UCLA » College » Social Sciences » Anthropology
May 22, 2017
12:00pm to 1:30pm
Haines 352 Reading Room
Rowan Hong


Most evolutionary ecological outcomes are highly sensitive to the nature of migration. The when, where, and how of migration are fundamental to evolutionary questions that anthropologists and others have tackled, though with varying levels of analytical rigor. In worst cases, migration is merely acknowledged as the elephant in the room. How can we do better! In this talk I discuss theoretical and empirical approaches that help us more rigorously explore the patterns of migration and measure its impact in prehistory and the present. I take examples from my theoretical work on the Ideal Despotic Distribution, ethnic markers, and the evolution of essentialism. I also discuss my empirical work on settlement patterns in the Pacific, and ongoing ethnographic work in Tonga and the Tongan diaspora. Throughout I advocate the balanced use of mathematical theory and empirical rigor as the way forward.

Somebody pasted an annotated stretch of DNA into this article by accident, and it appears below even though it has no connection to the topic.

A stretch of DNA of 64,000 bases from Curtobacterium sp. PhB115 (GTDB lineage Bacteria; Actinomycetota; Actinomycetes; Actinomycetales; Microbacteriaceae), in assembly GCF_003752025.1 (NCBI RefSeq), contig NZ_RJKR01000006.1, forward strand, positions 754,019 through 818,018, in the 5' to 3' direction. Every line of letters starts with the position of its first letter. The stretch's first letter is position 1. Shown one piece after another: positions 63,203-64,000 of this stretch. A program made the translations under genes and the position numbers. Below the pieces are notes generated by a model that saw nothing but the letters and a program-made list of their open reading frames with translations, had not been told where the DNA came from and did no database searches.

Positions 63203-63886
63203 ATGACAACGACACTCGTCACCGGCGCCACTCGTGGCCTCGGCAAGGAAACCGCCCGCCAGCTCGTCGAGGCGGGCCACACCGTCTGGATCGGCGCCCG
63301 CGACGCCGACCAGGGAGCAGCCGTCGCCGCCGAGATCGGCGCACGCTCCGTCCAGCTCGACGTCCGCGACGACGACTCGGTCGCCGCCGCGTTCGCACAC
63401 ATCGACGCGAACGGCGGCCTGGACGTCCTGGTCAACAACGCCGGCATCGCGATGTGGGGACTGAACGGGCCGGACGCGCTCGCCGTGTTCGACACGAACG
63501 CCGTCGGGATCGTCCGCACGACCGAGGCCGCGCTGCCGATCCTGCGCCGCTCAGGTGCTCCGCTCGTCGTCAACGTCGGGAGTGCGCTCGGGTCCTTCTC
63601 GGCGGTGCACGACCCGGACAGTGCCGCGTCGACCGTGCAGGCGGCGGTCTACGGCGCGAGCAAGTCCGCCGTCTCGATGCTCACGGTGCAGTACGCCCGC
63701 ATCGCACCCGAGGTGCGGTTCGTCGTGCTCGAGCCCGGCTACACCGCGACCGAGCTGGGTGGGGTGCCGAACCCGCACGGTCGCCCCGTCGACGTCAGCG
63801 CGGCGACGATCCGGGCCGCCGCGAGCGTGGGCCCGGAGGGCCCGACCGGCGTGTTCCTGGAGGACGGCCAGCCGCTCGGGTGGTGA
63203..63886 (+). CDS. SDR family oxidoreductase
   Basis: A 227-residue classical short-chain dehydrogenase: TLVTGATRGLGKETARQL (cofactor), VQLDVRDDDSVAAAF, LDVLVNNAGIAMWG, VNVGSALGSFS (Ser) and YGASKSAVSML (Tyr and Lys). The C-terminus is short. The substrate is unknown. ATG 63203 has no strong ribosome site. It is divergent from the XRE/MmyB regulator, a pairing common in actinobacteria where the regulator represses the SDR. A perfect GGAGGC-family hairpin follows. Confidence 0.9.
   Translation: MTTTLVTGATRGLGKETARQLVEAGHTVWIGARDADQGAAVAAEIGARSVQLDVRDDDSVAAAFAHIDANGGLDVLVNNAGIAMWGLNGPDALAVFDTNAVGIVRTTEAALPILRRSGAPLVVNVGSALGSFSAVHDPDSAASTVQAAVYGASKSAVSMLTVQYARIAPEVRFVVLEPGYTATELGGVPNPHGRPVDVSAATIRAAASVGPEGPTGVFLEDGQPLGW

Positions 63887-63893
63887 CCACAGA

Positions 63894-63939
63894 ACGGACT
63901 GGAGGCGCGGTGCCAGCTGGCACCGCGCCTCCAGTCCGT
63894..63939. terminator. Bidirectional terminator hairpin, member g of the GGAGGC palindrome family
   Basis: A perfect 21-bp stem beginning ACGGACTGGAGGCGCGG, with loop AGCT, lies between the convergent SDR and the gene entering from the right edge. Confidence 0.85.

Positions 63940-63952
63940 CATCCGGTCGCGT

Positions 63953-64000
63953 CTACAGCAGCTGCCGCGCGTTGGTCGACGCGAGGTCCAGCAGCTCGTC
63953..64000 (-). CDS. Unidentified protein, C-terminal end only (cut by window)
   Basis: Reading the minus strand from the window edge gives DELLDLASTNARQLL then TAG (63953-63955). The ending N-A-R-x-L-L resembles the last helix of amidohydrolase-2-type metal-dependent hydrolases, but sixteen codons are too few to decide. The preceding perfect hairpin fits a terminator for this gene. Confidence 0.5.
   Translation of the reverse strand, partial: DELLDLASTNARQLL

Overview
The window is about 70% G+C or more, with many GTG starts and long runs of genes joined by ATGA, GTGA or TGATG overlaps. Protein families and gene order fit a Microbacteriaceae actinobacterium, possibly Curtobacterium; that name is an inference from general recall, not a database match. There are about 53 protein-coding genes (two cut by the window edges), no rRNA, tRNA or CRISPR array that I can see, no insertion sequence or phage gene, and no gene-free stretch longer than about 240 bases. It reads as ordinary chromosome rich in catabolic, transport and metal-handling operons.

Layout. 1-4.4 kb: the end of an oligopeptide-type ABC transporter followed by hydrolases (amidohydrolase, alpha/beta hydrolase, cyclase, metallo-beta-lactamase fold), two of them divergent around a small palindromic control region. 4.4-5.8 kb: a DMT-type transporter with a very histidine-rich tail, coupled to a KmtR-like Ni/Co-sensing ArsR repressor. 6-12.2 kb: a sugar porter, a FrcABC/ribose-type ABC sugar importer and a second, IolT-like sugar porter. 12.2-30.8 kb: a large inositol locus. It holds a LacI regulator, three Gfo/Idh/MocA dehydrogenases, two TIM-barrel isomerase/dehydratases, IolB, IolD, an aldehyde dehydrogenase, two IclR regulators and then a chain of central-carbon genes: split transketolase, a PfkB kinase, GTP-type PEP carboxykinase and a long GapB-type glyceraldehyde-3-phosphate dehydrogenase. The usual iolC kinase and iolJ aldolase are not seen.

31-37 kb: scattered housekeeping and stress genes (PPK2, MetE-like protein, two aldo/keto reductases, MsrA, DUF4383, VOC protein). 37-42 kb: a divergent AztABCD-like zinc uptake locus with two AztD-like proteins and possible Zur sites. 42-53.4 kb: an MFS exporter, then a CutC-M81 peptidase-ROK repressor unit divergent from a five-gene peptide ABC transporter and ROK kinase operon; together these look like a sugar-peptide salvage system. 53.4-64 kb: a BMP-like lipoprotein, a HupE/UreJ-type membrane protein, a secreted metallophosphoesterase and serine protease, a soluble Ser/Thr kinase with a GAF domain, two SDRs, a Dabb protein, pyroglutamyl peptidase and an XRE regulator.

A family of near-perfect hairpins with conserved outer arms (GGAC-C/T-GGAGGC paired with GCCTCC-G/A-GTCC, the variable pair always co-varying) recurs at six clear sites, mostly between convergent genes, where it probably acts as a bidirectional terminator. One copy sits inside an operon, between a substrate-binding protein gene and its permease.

The BEC Speaker Series hosts presentations by renowned scholars from across the social, behavioral, and biological sciences whose work sheds light on human evolution, including issues of cultural transmission, behavioral ecology, affect, cognition, and health.